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Because It’s Flu Season, It’s Also Flu Shot Season

Over the last two flu seasons, we saw almost no influenza in the U.S., largely due to the masking and social distancing the pandemic imposed on the world’s population.

But since many of these protocols have unfortunately disappeared, our primary care doctors in Delray Beach want you to know that the flu virus is back, and—it appears—even earlier and stronger.

“Now that people are out and about without masks, traveling extensively, and once again having vacations, going to restaurants and religious services, and back to school and to the office, there are more opportunities for the [flu] virus to circulate,” William Schaffner, medical director of the National Foundation for Infectious Disease and a professor of infectious diseases at the Vanderbilt University Medical Center in Nashville, told AARP.

In addition, Americans also have less natural immunity to the influenza virus because so few people were exposed in the last two winters.

The Australia Prediction

All this is coupled with the fact that Australia’s flu season, which is just ending, was the worst that the country has seen in years.

U.S. officials monitor Australia’s flu season because theirs is winding down just as ours is beginning. This helps give us an idea of what to expect.

This year’s flu season in Australia was especially long and deadly, with lab-confirmed flu cases that hit a level not seen since the 2017 season. Cases were three times higher than normal, and peaked about two months earlier than usual, according to government reports.

“They experienced a relatively severe flu season dominated by [the variant] H3N2, which is what’s circulating here,” Los Angeles County Public Health Director Barbara Ferrer told the L.A. Times.

“And it also started earlier than usual this year, and then . . . cases increased sharply,” she said. 

“We should be worried,” Richard Webby, an infectious disease specialist at St. Jude Children’s Research Hospital, told NPR.

“I don’t necessarily think it’s run-for-the-hills worried. But we need to be worried,” he said.

Seniors Need More Protection

Those most vulnerable to the flu are very young, pregnant women, those with chronic conditions, and especially those ages 60 and older. And the H3N2 strain is known to hit seniors especially hard.

As people get older, their immune systems don’t respond as well to the standard flu vaccine, which is why this year health officials are recommending one of the three “extra-strength” flu shots for seniors.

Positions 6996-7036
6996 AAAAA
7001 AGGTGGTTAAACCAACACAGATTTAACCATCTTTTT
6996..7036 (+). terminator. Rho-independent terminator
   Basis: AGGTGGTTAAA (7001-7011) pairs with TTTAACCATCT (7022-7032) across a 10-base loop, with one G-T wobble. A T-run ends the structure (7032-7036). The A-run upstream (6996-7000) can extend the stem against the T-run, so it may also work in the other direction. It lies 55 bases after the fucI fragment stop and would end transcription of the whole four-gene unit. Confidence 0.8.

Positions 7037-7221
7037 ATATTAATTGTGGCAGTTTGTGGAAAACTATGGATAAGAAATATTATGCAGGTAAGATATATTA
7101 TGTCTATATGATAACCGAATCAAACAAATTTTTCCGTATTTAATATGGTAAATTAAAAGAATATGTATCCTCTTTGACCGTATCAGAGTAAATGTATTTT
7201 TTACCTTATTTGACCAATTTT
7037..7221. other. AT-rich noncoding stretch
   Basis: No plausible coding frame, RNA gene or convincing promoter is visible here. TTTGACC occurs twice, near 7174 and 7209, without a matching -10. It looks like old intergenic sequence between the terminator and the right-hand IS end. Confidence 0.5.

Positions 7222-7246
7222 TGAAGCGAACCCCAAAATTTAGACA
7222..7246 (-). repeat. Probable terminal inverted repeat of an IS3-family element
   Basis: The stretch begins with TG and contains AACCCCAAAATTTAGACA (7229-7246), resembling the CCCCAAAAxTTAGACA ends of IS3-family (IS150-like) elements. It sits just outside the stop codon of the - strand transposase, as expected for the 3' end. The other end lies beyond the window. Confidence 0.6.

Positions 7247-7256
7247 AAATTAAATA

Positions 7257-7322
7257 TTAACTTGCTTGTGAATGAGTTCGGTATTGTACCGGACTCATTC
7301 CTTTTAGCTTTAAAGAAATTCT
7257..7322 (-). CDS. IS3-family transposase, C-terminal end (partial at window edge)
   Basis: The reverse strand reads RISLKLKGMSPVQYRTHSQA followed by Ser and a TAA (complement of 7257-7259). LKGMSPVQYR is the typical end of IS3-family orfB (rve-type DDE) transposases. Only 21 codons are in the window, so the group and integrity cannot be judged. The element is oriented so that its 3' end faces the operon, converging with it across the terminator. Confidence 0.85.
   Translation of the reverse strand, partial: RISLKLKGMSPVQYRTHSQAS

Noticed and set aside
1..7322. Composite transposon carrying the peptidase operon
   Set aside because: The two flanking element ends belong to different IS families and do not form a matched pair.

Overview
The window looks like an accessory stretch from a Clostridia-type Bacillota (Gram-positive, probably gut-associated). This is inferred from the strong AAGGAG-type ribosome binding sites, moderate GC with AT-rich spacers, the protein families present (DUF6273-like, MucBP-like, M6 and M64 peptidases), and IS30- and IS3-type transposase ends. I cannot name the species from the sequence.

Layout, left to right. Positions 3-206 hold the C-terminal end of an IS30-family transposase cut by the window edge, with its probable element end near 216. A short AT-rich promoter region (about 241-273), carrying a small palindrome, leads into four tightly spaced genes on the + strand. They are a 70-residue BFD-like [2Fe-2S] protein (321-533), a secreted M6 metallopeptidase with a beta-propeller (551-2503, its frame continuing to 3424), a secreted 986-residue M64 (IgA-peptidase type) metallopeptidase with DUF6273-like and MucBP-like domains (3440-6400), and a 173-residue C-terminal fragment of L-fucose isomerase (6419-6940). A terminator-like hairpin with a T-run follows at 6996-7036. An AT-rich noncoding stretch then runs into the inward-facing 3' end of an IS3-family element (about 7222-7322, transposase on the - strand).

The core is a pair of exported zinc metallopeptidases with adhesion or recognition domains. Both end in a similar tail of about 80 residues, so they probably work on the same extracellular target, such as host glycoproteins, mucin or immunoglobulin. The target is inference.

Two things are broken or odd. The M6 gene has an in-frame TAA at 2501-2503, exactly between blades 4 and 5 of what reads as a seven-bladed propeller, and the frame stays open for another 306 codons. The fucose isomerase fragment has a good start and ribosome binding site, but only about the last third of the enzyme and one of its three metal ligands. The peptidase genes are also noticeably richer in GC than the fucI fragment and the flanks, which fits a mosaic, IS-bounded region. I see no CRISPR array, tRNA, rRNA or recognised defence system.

For the 2022-23 flu season, the Centers for Disease Control and Prevention (CDC) recommends those over age 65 ask for either the Fluzone High-Dose Quadrivalent vaccine, the Flublok Quadrivalent recombinant flu vaccine, or the Fluad Quadrivalent adjuvanted flu vaccine.

  • The Fluzone vaccine contains four times the antigen as standard dose flu vaccines. 
  • The Flublok vaccine uses recombinant technology instead of the standard egg-grown vaccine with a killed virus. 
  • The Fluad Quadrivalent vaccine includes an adjuvant, which is an ingredient added to a vaccine that helps create a stronger immune response to vaccination.

The CDC doesn’t recommend one of the three over the others—as long as you get vaccinated. The agency also notes that if these three are not available, people in this age group should get a standard-dose vaccine instead.

Don’t Wait

The CDC advises receiving a flu vaccine by the end of this month, because of signs the season could begin early. It takes two weeks for the body to produce full immunity.

And we’re especially at risk this year because we haven’t been exposed to the flu since 2020, Thomas Russo, professor and chief of infectious disease at the University of Buffalo in New York, told Prevention.

“Immunity to respiratory viruses, including the flu, wanes over time,” he said.

“People have not seen the virus naturally for a couple of years and many individuals don’t get the flu vaccine,” he explained, adding that this raises the risk that those who are unvaccinated will develop more severe cases if they do get infected. 

“The bottom line is that you don’t want to wait until you’re already going to be at risk of getting influenza to get vaccinated,” Dr. Albert Ko, an infectious disease physician and professor of public health, epidemiology, and medicine at Yale School of Public Health, told NBC’s TODAY.

Avoiding a ‘Twindemic’?

Although some, including Vanderbilt’s Schaffner, are warning of the possibility of a ‘twindemic’—or an epidemic of COVID-19 and the flu circulating at the same time—St. Jude’s Webby told NPR that a phenomenon known as “viral interference” may prevent that. Viral interference occurs when infection with one virus reduces the risk of catching another, which may be another reason why the flu all but disappeared in the last two years.

“These two viruses may still both occur during the same season, but my gut feeling is they’re going to happen sequentially rather than both at the same time,” he said.

The question is, which will happen first? Experts are predicting another COVID-19 surge this winter, and the CDC reports that flu cases have already begun to appear here.

“We’ve noted that flu activity is starting to increase across much of the country,” especially in the Southeast and south-central U.S., the CDC’s director, Rochelle Walensky, told NBC News earlier this month.

So we believe it’s best not to take the risk. And yes, you can get a flu shot and a COVID-19 booster at the same time, one in each arm.

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